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US orders more security for troops in Afghanistan

U.S. troops in Afghanistan are being guarded more closely and are taking other steps to protect themselves from attacks by Afghan troops, the top commander in Afghanistan, Gen. John Allen, said Wednesday.

Allen ordered the measures in recent weeks after a spate of 16 attacks in which U.S. and other coalition forces were killed by Afghan soldiers. Some of the killings were believed triggered by the accidental burning of Qurans and other religious materials.

New measures include the use of so-called "guardian angels" — troops who guard others as they sleep. Americans can now carry weapons in some ministries and have moved their desks so they can keep an eye on the door. Two officers were killed at their desks in the Interior Ministry in Kabul.

While Allen did not detail the new measures in a briefing earlier this week, he acknowledged that changes had been made.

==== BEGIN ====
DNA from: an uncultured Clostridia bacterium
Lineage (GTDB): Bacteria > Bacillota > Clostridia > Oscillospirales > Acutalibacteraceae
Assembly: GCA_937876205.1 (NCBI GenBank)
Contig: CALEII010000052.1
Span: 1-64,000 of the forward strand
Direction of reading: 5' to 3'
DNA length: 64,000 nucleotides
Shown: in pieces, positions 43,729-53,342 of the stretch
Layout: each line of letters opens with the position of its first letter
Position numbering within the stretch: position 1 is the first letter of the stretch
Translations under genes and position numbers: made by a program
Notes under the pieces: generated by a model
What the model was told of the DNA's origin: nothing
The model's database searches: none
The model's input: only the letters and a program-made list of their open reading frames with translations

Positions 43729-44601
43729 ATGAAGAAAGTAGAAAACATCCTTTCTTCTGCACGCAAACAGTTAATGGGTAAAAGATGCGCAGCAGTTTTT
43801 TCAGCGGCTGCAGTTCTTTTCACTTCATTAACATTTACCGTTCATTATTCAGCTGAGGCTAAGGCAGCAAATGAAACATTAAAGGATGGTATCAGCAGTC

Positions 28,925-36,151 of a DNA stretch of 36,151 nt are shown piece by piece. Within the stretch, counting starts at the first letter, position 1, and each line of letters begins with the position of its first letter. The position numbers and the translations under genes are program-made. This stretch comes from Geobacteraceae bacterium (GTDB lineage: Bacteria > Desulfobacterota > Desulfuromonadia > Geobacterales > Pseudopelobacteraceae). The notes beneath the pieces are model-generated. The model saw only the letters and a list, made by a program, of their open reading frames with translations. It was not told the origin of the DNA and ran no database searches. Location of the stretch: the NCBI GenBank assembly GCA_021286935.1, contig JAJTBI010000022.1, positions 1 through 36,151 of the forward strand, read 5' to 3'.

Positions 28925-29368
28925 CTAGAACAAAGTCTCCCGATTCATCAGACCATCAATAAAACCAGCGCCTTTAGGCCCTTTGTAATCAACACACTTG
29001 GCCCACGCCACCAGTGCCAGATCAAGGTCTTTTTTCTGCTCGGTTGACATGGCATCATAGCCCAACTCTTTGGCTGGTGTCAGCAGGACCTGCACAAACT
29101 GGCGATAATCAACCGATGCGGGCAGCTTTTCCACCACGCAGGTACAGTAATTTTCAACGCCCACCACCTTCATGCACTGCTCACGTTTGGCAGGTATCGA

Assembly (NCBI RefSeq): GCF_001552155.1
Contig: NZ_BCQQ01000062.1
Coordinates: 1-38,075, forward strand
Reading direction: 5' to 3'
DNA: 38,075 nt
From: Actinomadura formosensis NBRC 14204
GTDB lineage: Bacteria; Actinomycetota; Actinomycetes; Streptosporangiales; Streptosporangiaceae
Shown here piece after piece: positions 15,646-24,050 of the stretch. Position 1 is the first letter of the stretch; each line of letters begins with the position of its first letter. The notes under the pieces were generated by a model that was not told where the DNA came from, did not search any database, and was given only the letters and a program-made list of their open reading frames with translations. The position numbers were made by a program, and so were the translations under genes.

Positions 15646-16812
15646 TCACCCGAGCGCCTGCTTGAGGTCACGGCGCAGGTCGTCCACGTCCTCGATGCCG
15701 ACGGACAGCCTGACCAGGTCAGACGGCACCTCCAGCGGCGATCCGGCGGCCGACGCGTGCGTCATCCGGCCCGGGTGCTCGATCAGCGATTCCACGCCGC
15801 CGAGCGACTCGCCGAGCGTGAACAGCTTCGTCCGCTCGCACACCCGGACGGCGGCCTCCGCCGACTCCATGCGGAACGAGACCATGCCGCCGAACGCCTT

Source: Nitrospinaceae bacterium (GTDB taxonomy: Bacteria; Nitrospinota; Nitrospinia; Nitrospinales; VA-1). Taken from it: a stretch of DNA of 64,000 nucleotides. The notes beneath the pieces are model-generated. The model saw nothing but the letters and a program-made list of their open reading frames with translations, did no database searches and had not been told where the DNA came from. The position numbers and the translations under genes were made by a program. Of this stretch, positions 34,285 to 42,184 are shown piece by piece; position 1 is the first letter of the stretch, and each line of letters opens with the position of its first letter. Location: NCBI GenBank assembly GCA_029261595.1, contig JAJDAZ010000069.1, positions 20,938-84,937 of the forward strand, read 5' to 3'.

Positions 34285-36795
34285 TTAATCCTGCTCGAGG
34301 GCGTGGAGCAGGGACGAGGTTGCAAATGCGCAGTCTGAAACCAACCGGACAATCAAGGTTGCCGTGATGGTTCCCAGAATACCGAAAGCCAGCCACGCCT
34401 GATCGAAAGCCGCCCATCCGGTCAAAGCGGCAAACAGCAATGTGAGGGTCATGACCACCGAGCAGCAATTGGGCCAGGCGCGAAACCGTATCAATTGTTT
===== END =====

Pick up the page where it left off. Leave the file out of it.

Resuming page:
"We have taken steps necessary on our side to protect ourselves with respect to, in fact, sleeping arrangements, internal defenses associated with those small bases in which we operate," Allen said, adding that now someone is "always overwatching our forces."

Allen issued a directive "to get every single troop in the war zone to read it and think" — and to emphasize that troops should be aware of their surroundings as they go about their jobs, the military official said.

Allen issued a directive ordering troops to have at least one armed soldier on watch at all times, including during exercise, sleep and work.

“It is being prudent, that’s all,” NBC News reported a senior defense official as saying. The source added that these measures were ordered by the commander of NATO International Security Assistance Force, and that each regional commander can implement the orders as they see appropriate.

NBC's Jim Miklaszewski and Courtney Kube, as well as The Associated Press, contributed to this report.

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